A recent panel at Marketing Week discussed how more and more non-media brands are starting to enter the media space.

When it comes to video content, most brands are going through an accelerated period of learning. It’s long been believed that audio-visual content and TV ads are one of the strongest ways to communicate a message and get results. However, recently online video is starting to bring the effectiveness of audio-visual communications to a wider group of brands.

Brands like Red Bull have embraced this trend. Rather than just selling fizzy drinks, Red Bull has started to transform itself into more of a media company. So far, their consumers have displayed real enthusiasm for engaging with the brand about entertainment.

According to Lindsay Nuttall from the online retailer ASOS, video is fast becoming a central pillar of what they’re doing. Video touches multiple parts of the ASOS communications strategy; everything from lo-fi ‘how to wear’ instructional videos right through to interactive YouTube videos.  Online video increasingly offers cost-effective ways to marry the beauty, engagement and filmic quality of TV advertising with shoppable features.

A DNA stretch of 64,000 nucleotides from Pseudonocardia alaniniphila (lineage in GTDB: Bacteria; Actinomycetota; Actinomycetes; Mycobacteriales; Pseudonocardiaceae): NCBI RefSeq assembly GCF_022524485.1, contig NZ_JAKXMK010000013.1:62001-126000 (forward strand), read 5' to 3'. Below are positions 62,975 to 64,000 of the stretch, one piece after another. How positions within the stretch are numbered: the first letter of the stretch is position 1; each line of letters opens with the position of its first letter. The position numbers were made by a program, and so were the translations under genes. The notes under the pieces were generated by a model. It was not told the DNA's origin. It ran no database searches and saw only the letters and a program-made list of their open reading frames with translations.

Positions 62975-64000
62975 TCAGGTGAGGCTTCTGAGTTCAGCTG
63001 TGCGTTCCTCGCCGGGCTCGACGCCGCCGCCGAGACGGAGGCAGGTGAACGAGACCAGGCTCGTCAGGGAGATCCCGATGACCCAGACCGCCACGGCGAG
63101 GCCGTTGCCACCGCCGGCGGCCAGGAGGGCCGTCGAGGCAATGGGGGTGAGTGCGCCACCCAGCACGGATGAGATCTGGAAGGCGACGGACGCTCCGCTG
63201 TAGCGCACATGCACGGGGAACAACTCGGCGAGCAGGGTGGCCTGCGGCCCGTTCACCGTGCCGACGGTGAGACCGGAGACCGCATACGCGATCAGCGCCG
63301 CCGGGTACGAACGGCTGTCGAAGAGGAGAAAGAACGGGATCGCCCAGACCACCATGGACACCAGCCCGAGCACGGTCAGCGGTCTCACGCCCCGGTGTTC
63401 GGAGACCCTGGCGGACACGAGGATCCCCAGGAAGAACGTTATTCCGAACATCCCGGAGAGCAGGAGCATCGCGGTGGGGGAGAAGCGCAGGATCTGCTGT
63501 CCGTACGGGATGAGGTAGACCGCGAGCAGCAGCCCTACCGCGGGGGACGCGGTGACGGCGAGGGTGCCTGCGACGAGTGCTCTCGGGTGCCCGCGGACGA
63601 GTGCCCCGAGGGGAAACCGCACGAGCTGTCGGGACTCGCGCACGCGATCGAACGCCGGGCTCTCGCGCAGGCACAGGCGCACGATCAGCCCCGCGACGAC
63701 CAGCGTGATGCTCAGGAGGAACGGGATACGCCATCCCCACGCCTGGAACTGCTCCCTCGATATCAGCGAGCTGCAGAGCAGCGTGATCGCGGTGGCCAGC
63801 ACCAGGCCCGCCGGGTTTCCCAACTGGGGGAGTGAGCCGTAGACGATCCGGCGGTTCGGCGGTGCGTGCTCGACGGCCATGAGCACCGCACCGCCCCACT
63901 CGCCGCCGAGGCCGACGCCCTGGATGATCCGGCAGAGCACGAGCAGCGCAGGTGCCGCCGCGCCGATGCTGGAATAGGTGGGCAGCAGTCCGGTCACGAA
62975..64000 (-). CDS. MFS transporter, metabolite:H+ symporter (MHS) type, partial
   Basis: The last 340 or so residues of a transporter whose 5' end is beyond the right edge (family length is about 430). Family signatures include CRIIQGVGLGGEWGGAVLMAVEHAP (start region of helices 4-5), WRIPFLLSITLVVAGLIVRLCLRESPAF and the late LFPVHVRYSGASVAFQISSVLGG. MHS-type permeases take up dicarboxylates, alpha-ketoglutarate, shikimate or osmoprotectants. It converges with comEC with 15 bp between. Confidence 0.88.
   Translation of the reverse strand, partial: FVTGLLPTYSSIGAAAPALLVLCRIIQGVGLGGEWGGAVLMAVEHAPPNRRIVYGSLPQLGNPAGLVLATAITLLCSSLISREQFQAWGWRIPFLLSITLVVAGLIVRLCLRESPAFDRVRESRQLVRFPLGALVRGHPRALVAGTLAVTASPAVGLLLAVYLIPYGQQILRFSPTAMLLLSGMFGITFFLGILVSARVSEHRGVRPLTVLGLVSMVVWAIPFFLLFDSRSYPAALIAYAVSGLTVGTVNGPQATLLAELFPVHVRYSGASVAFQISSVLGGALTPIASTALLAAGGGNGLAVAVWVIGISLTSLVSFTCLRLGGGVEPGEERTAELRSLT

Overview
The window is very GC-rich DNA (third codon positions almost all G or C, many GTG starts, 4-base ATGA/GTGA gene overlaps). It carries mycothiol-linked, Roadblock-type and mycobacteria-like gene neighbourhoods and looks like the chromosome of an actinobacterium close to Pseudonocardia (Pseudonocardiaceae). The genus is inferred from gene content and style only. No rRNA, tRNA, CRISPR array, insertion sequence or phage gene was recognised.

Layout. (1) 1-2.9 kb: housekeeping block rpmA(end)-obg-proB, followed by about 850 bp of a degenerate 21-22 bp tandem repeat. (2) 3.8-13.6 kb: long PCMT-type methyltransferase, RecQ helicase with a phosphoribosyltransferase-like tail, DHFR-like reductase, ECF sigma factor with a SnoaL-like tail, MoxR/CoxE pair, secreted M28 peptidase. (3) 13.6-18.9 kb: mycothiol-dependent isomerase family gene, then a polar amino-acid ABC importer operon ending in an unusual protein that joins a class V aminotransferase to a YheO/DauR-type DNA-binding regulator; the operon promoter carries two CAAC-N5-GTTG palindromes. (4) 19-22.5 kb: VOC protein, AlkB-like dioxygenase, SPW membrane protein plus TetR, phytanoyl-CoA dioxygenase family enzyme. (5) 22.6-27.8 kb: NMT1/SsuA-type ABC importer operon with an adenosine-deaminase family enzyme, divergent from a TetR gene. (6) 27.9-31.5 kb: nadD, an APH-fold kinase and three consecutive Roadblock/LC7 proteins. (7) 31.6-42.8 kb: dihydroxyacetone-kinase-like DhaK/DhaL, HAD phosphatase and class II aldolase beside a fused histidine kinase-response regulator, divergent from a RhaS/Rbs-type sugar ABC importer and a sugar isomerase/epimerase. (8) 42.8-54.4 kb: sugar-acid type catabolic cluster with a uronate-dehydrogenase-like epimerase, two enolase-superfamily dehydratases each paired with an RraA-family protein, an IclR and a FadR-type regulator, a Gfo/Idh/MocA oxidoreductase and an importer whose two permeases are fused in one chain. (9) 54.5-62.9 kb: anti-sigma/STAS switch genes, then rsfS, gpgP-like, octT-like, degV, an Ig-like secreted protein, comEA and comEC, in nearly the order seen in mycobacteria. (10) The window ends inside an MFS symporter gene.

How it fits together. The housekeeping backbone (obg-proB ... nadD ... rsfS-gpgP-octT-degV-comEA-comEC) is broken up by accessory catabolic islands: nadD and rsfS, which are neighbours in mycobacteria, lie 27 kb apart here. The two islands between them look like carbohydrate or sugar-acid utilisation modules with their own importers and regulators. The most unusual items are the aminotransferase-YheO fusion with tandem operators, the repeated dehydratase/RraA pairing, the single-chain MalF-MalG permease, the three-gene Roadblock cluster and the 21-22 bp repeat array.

Data is another aspect that is drawing brands into the media space. Online video appeals to tightly targeted audiences, and can bring the currency of data to any experiment. According to Bruce Daisley from YouTube, Google is working to show companies their paid media and earned media through simple, data rich interfaces. Ultimately, marketers need to know if they have invested in getting a campaign to be seen by a million people, and then 8 million consumers end up viewing it.

Key discussion points in this video include:

Is it vital for brands to start creating their own content?
What drives the success of online video? What is the best way to measure success?
What makes a piece of video content shareable?
What are the best ways to engage consumers with your video content?
How is social media impacting the online video space?